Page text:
Nicholas Sarkozy kicked off his long-expected re-election bid Wednesday with a new Web site, Facebook profile and Twitter account as well as a defiant televised address pledging an aggressive campaign against his main rival, Socialist candidate Francois Hollande. It’s the Facebook profile, though, that’s got people talking the most — though it might not be the type of conversation the president wants.

France's President Nicolas Sarkozy, a candidate for re-election in 2012, shakes hands with bystanders Thursday. (Michel Euler)


“Gone is all mention of a controversial 2007 state visit from then-Libyan dictator Muammar Gaddafi, as well as a notorious Dakar speech in July 2007 in which he asserted that “the African man has never really entered history. Also missing are his more controversial outbursts, including a 2006 promise to ‘sand-blast’ France’s restive suburbs, and a vulgar and widely publicised comment at a 2008 agricultural show when he told a heckler ‘casse toi pauvre con,’ which essentially means ‘get lost jerk’ in the mildest of translations,” reported France 24.

Some have accused Facebook of giving Sarkozy an unfair advantage by curating his Timeline to avoid mention of potentially unsavory details. The main opposition Socialist Party’s digital campaign manager directly charged the company of taking sides in an e-mail obtained by L’Express.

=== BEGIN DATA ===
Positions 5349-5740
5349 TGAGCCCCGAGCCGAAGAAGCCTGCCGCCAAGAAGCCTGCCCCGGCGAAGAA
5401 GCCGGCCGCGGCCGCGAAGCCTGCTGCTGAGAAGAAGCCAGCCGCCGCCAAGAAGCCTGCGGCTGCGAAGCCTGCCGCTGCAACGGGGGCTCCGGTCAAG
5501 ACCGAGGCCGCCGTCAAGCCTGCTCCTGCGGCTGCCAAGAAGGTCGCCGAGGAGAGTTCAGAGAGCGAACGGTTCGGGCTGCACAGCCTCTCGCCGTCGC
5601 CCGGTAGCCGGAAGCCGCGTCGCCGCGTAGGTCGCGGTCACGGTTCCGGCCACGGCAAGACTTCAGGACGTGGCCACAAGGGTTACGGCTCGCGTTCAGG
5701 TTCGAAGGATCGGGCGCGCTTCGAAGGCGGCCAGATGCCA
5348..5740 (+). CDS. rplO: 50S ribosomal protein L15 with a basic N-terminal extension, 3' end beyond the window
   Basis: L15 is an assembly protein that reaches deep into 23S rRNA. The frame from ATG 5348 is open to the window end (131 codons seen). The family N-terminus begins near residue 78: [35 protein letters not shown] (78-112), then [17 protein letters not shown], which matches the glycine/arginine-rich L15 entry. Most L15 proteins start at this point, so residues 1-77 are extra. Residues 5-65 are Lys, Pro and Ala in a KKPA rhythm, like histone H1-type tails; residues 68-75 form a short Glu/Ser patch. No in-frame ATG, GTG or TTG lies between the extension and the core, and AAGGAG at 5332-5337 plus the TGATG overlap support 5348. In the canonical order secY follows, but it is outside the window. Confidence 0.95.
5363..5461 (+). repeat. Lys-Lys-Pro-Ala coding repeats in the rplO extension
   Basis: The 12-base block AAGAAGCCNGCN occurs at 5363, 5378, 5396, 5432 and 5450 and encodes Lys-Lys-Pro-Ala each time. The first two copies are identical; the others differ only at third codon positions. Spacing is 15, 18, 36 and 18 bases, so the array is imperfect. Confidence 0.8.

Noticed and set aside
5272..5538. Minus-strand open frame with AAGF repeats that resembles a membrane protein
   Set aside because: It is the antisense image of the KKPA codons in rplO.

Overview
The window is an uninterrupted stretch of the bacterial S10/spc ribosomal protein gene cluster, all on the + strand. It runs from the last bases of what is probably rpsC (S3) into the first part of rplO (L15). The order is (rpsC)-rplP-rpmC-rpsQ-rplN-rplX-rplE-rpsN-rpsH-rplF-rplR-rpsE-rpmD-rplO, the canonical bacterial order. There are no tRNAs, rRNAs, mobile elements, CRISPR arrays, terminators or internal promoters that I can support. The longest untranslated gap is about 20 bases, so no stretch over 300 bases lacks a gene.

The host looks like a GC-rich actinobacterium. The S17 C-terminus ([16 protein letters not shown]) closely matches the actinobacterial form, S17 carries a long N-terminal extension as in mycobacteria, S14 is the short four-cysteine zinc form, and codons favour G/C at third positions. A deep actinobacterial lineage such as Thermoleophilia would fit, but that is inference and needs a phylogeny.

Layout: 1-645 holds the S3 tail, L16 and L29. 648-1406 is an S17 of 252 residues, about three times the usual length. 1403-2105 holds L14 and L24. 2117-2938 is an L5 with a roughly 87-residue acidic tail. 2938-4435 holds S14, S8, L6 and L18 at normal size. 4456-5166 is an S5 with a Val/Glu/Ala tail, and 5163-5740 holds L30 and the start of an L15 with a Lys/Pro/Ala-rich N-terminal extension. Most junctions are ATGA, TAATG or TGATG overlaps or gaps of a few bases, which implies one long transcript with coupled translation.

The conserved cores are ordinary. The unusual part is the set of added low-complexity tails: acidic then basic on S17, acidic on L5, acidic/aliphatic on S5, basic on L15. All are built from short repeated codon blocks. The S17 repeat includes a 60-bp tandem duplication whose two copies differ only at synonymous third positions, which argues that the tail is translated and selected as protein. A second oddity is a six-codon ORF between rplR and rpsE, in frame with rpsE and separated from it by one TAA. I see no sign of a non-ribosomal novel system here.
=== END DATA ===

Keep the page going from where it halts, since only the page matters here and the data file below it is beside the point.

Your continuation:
Facebook denies all charges of partisan behavior, saying, “We are regularly in contact with numerous public figures, including politicians, for information and advice on how to use our products and services.We give them that help but we remain completely impartial.”

But Sarkozy has larger problems to face in his re-election bid than his Facebook page. As Edward Cody reported Wednesday:

“The economic slowdown and how to reverse it are French voters’ main worries — and Sarkozy’s main handicap as he heads into the next three months. As a result of the need to cut back deficits, the French economy under his stewardship has ground to a halt, and unemployment has shot up to nearly 10 percent.”

The latest survey, released Tuesday by Ifop-Fiducial for Paris Match magazine, showed Hollande with 30 percent and Sarkozy with 25 percent in the first round and Holland with an overwhelming 57.5 percent to Sarkozy’s 42.5 percent in the runoff round.

Can Sarkozy again rebound to claim a comeback electoral win? Share your thoughts in the comments below.